The earliest written materials outlining Gene Roddenberry's vision of what would become Star Trek don't spend much time on the sociopolitical situation on Earth, nor do they describe any particular worldview. In the first draft of Roddenberry's initial pitch document, dated March 11, 1964, he describes the show simply and generically: "A one-hour dramatic television series. Action - Adventure - Science Fiction."

    He saw Star Trek as a way to tell typical dramatic stories of the time - Westerns, historical fiction, Twilight Zone-style social commentary - with a space-age setting. There was none of the grandiosity of Star Trek's utopian idealism at that point.

    In the Star Trek writer's guide from Season 2 in 1967, words like "optimistic" start getting thrown around pretty frequently. The world Kirk and Spock inhabit isn't perfect, but it is meant to be populated by evolved, clever people who more often than not try to do the right thing. The guide does go to great lengths to prevent writers from being too optimistic about humanity, though. It asks for characters with a "believable mixture of strength, weakness, and foibles."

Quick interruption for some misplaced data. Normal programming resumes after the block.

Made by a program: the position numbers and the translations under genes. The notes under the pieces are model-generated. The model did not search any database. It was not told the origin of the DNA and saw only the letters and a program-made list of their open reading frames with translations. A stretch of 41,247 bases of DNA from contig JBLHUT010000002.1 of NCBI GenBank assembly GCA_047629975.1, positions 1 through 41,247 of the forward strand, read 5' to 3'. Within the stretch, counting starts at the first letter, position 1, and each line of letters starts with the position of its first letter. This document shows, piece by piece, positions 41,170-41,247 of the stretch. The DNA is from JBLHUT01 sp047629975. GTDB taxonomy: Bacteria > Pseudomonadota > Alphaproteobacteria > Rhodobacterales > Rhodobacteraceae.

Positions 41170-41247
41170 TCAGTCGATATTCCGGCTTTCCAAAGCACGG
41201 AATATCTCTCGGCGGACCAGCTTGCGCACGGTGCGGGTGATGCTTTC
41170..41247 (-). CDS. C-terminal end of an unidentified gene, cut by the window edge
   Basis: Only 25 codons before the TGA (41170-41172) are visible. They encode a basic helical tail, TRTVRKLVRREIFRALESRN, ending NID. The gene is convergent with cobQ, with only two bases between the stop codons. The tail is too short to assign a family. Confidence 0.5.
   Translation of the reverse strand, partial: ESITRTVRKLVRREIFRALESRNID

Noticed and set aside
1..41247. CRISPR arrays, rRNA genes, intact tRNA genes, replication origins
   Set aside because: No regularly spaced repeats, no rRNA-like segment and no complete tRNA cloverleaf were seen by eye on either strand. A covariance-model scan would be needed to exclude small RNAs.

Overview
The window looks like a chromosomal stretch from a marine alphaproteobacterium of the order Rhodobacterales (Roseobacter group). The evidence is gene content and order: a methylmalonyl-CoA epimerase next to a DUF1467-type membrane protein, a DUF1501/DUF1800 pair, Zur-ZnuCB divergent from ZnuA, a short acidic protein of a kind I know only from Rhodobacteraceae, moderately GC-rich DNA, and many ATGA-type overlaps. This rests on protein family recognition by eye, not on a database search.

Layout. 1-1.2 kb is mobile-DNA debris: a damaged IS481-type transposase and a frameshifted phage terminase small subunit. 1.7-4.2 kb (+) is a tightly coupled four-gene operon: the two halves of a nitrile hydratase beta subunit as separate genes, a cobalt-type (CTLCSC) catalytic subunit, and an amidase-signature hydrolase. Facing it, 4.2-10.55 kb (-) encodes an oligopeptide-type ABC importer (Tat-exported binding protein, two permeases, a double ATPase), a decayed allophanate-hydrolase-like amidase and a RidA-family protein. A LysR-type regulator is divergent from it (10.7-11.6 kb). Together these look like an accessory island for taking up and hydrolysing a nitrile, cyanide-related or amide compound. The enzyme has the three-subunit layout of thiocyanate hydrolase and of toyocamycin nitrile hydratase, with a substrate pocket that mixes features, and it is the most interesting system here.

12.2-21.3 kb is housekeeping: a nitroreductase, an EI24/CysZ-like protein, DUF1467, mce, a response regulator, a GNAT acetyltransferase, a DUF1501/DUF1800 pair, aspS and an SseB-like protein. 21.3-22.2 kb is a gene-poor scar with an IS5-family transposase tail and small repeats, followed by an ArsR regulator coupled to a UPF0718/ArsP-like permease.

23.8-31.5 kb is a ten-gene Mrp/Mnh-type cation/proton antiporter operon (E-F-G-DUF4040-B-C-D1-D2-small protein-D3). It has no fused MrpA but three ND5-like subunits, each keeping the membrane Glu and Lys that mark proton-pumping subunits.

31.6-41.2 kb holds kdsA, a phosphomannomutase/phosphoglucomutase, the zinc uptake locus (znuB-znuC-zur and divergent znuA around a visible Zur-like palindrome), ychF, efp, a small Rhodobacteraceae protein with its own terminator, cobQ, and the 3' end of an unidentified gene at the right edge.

Amusingly, staffers are also told to "avoid long philosophical exchanges or tedious explanations of equipment." Of course, both would go on to be the bread and butter of later incarnations of Star Trek, particularly The Next Generation.

  • Photo: Star Trek II: The Wrath of Khan / Paramount Pictures

    The Original Series Movie Era: 1979-1986

    Films: Star Trek: The Motion Picture (1979), Star Trek II: The Wrath of Khan (1982), Star Trek III: The Search for Spock (1984), Star Trek IV: The Voyage Home (1986)

    A decade after it was unceremoniously canceled by NBC, Star Trek returned, graduating to the big screen in Star Trek: The Motion Picture. The first Star Trek film gave fans their initial extended glimpse at life on Earth, as we get reacquainted with Jim Kirk at Starfleet Headquarters in San Francisco.